Road trip today…Photos tomorrow…

We’re packed and ready to head out the door to go to the office at Laru Beya to rent a newer air-conditioned Toyota SUV, model unknown at the moment, for a road trip on our own. 

The 12-hour car rental fee is $65, substantially less than such an outing on a tour. The places we’ve chosen to visit don’t require a guide. Had we chosen to go on a tour, the cost would have been upwards of $300 without the freedom of exploring on our own while taking photos at our discretion.

Our plan is to take the 2 1/2 hour scary road, the Hummingbird Highway, to head to the Cayo District, where a wealth of amazing sites may be seen.

With a map, directions, and information about the sites that we’ve printed on our portable PrintStik printer; our water shoes, camera, cold beverages, binoculars, bathing suits, towels, bug spray, we’re well-armed for the day.

Tom insists we bring our passports.  After all, we are in a foreign country.

On the return home, later in the day, we’ll stop for groceries and dinner.

Most likely, we won’t post our experiences and photos until tomorrow afternoon.  There should be many photos to share!!

Stay tuned for a full report of our day!

 

It’s our blog’s one year anniversary…Thanks readers!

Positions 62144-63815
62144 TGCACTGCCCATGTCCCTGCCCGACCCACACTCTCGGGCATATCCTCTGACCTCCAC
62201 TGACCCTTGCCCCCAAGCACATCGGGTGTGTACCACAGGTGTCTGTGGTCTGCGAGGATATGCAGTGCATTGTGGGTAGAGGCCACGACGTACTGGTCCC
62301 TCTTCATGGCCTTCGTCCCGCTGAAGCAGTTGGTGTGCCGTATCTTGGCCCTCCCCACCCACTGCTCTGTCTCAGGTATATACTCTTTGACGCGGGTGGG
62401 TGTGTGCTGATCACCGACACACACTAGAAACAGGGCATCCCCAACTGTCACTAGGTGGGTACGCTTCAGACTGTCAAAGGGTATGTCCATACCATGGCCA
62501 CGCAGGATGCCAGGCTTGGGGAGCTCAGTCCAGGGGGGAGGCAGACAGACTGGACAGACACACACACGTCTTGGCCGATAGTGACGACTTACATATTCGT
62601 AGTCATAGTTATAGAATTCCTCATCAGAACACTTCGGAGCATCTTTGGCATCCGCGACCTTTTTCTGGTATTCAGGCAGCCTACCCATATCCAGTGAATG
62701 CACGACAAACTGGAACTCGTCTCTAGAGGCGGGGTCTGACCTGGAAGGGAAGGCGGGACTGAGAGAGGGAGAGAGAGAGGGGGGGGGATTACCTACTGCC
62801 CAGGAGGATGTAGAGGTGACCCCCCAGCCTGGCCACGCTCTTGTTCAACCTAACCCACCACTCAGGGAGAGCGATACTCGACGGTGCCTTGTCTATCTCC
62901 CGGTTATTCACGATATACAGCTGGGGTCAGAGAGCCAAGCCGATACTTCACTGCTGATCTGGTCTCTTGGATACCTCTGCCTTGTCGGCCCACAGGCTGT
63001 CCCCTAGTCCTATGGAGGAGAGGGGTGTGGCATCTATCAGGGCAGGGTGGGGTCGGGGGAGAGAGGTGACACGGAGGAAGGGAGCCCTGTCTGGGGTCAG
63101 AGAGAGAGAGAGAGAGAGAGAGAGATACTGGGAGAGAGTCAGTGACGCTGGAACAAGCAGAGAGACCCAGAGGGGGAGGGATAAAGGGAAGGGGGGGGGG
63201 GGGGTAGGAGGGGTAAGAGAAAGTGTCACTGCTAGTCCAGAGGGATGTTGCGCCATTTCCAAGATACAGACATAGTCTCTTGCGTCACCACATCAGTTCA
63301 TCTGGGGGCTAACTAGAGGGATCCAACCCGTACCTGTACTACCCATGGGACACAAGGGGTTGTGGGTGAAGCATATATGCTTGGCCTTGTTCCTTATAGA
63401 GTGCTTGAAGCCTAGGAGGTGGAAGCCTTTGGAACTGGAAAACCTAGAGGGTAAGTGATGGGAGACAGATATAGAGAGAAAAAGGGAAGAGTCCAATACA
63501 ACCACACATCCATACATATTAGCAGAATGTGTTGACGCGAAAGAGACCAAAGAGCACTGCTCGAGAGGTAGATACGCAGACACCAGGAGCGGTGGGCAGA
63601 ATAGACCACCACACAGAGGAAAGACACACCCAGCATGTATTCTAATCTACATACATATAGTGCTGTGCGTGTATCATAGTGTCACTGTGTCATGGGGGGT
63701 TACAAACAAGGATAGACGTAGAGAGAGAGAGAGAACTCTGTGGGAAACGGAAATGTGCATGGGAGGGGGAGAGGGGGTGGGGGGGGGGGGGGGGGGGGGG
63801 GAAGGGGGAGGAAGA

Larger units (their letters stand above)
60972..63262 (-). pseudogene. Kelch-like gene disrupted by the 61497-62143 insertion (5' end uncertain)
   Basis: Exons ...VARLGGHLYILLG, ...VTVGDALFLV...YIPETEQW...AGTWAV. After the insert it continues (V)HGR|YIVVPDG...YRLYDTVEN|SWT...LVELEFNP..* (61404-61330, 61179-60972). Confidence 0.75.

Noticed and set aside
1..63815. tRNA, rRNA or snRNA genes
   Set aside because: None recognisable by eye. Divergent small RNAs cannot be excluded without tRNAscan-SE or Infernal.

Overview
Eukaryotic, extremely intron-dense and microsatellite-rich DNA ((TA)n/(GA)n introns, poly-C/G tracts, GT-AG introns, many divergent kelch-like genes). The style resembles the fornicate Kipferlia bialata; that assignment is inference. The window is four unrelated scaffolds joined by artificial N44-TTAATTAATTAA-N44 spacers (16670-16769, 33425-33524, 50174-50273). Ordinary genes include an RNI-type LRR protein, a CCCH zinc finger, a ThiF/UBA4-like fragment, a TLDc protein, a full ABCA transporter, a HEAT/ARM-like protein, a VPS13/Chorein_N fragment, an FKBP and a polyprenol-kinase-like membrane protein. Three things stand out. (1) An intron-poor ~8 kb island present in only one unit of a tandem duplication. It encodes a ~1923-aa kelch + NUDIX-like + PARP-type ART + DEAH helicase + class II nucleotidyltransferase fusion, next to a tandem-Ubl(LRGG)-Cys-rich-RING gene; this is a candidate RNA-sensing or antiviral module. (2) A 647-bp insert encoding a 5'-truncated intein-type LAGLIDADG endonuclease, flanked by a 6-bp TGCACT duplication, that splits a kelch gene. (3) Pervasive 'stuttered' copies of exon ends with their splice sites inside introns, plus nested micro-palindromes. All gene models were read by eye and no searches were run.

January 21, 2013 as we prepared to board our second cruise.  Yep, we’re unloading three of the large bags when we dock in Miami for 10 hours on April 13, 2013.

Originally, when we started writing this blog last March, as we (I write and research. Tom, now retired, does most of the research and fact-checking) muddled our way through the endless details of planning our worldwide travels, the intention was to allow our family and friends to easily see where we are and what we’re doing.

As the detailed research continued, we started sharing some of the valuable links that aided us in finding our choice of locations, vacation home rentals, cruises, and potential hazards and obstacles along the way. 

If in the process of writing this blog, we inspire one reader to further their own research for their travels, whether, for a week or a lifetime, we’d be delighted.

Little did we know that a year later we’d have readers from all over the world in the 10’s of thousands.  What?  How did they find us? 

Every blog post and web page have a number of keywords associated with a particular entry.  Hang on, this is more complicated than you’d want to read here.  Here’s a link further explaining KEYWORDS, in case you’re interested and aren’t familiar with the word in reference to the web.  Keywords, may in fact have been how many readers have stumbled across us.

Another way is “word of mouth.” While on the cruise through the Panama Canal we met a lovely couple from Malaysia.  At that point, the blog stats (which I can review at any time) hadn’t indicated any readers from Malaysia.  Lo and behold, three days after the cruise ended, I observed two readers from Malaysia.  A few days later, there were 78 readers in Malaysia.  It grew exponentially from there to over 700 readers in Malaysia thus far.